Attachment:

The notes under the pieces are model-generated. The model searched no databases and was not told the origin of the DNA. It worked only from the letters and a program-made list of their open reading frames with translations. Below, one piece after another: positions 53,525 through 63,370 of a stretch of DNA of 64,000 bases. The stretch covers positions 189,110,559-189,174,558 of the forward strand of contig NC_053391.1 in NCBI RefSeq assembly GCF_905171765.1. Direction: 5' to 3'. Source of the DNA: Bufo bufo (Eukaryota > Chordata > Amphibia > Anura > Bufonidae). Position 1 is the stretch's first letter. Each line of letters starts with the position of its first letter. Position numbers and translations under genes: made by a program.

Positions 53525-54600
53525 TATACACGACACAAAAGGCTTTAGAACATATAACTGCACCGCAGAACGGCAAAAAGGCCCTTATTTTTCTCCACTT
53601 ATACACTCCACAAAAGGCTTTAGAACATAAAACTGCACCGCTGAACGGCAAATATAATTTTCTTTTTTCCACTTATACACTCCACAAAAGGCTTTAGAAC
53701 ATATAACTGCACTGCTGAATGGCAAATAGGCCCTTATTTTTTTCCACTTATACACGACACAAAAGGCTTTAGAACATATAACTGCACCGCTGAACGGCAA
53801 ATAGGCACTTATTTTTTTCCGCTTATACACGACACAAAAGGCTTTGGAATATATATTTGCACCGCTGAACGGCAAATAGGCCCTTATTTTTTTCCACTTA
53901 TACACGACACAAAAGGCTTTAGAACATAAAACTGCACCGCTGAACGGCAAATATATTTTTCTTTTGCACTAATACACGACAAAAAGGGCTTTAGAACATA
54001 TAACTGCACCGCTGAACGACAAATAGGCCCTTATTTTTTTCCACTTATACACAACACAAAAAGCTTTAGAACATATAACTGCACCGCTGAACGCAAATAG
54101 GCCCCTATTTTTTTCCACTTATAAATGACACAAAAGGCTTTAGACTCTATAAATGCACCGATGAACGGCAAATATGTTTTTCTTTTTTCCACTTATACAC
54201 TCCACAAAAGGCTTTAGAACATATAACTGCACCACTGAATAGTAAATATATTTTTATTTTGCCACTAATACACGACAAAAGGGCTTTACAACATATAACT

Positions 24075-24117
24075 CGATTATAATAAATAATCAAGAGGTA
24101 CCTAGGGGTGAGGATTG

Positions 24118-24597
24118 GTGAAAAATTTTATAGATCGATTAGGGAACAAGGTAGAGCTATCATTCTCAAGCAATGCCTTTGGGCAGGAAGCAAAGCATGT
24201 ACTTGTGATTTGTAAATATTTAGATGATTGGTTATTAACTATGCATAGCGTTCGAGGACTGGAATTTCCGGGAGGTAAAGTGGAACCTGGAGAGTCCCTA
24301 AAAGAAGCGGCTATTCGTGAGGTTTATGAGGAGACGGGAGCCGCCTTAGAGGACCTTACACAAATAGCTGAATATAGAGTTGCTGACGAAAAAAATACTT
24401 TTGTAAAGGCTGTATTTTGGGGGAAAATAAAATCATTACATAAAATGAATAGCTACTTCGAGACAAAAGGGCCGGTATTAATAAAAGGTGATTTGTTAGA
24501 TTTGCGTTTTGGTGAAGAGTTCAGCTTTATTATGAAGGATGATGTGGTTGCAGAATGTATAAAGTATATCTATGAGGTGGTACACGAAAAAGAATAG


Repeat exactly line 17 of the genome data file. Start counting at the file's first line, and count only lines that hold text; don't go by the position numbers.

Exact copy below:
24301 AAAGAAGCGGCTATTCGTGAGGTTTATGAGGAGACGGGAGCCGCCTTAGAGGACCTTACACAAATAGCTGAATATAGAGTTGCTGACGAAAAAAATACTT